Hydration of Thermally Denatured Lysozyme Studied by Sorption Calorimetry and Differential Scanning Calorimetry

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Hydration of Thermally Denatured Lysozyme Studied by Sorption Calorimetry and Differential Scanning Calorimetry

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Publication Article, peer reviewed scientific
Title Hydration of Thermally Denatured Lysozyme Studied by Sorption Calorimetry and Differential Scanning Calorimetry
Author(s) Kocherbitov, Vitaly ; Arnebrant, Thomas
Date 2006
English abstract
We have studied hydration (and dehydration) of thermally denatured hen egg lysozyme using sorption calorimetry. Two different procedures of thermal denaturation of lysozyme were used. In the first procedure the protein was denatured in an aqueous solution at 90 °C, in the other procedure a sample that contained 20% of water was denatured at 150 °C. The protein denatured at 90 °C showed very similar sorption behavior to that of the native protein. The lysozyme samples denatured at 150 °C were studied at several temperatures in the range of 25-60 °C. In the beginning of sorption, the sorption isotherms of native and denatured lysozyme are almost identical. At higher water contents, however, the denatured lysozyme can absorb a greater amount of water than the native protein due to the larger number of available sorption sites. Desorption experiments did not reveal a pronounced hysteresis in the sorption isotherm of denatured lysozyme (such hysteresis is typical for native lysozyme). Despite the unfolded structure, the denatured lysozyme binds less water than does the native lysozyme in the desorption experiments at water contents up to 34 wt %. Glass transitions in the denatured lysozyme were observed using both differential scanning calorimetry and sorption calorimetry. Partial molar enthalpy of mixing of water in the glassy state is strongly exothermic, which gives rise to a positive temperature dependence of the water activity. The changes of the free energy of the protein induced by the hydration stabilize the denatured form of lysozyme with respect to the native form.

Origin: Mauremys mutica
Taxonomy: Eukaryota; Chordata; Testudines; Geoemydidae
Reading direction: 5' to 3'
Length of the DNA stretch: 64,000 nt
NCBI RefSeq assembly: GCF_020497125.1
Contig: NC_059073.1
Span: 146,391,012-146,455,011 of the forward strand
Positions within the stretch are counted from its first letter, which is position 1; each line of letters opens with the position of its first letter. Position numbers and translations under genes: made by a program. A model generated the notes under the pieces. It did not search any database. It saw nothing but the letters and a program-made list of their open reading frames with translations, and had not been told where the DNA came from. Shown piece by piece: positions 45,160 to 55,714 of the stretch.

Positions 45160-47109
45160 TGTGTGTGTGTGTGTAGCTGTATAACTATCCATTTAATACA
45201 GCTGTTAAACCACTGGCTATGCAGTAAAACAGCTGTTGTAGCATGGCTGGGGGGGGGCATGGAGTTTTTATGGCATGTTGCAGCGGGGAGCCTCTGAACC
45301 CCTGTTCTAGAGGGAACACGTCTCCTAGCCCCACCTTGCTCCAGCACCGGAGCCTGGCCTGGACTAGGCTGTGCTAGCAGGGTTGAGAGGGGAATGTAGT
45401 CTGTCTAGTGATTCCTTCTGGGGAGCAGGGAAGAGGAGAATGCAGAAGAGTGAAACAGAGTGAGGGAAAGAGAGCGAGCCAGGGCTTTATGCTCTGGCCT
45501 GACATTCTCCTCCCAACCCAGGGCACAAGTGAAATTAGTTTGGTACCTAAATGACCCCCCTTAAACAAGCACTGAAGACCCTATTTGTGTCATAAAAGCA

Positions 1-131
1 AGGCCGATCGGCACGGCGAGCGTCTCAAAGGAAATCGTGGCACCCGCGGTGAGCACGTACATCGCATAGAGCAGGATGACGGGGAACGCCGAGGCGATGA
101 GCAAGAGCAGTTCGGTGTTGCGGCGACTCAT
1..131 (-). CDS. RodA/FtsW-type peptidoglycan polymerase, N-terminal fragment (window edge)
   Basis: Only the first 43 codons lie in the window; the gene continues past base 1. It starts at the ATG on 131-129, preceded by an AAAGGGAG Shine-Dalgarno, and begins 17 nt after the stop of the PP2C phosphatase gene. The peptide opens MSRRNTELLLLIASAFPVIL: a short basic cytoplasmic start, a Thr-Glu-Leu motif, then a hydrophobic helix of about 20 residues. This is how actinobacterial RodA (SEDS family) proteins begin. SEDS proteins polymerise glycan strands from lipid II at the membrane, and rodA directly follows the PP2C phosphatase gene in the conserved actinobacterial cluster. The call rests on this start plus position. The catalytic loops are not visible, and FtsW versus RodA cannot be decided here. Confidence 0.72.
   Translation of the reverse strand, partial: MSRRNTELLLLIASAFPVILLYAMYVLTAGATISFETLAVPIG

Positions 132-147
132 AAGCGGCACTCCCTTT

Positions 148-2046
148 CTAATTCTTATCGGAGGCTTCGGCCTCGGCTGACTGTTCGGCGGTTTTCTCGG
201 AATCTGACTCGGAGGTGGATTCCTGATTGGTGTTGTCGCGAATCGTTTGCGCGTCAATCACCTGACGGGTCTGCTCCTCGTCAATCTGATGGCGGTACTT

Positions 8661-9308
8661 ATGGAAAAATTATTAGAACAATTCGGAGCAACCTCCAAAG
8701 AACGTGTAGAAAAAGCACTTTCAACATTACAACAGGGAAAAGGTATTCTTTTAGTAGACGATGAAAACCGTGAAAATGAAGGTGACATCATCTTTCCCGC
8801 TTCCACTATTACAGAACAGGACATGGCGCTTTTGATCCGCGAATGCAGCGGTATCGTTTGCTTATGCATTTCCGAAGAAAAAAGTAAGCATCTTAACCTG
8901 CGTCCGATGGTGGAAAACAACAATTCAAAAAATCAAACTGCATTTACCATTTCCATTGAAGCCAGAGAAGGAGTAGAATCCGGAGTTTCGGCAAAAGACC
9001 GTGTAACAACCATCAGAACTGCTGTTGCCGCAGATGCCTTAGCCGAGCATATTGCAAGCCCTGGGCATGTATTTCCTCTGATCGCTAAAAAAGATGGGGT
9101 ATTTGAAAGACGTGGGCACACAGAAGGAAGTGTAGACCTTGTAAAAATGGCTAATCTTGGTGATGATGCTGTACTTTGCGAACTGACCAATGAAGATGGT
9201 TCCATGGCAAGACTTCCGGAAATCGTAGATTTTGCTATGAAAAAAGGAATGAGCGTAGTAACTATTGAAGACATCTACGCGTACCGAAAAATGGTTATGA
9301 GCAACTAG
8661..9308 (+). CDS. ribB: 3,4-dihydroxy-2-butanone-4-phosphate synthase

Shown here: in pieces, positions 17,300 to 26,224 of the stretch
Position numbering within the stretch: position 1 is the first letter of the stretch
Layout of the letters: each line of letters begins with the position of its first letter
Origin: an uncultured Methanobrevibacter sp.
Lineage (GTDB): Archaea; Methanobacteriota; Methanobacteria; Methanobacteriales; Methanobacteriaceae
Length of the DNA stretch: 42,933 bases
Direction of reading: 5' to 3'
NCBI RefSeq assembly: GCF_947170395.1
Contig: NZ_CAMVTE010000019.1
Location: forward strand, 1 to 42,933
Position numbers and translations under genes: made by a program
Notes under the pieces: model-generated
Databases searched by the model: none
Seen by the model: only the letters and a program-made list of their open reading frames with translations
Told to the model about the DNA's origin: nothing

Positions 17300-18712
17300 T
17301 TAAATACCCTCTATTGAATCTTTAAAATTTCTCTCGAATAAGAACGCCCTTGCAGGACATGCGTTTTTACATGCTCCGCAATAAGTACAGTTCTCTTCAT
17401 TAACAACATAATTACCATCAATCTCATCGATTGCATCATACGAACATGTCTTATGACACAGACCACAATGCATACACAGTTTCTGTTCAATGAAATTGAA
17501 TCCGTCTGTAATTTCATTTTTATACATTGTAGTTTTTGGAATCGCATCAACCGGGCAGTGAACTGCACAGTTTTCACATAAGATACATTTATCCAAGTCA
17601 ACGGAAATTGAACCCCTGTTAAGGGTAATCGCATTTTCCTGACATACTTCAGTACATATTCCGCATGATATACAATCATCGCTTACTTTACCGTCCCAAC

DOI http://dx.doi.org/10.1021/jp0520289 (link to publisher's fulltext)
Host/Issue J.Phys.Chem.B.
Volume 110
Pages 10144-10150
Language eng (iso)
Subject(s) Sorption calorimetry
hydration
Sciences
Research Subject Categories::NATURAL SCIENCES::Chemistry::Physical chemistry::Biophysical chemistry
Handle http://hdl.handle.net/2043/3228 (link to this page)

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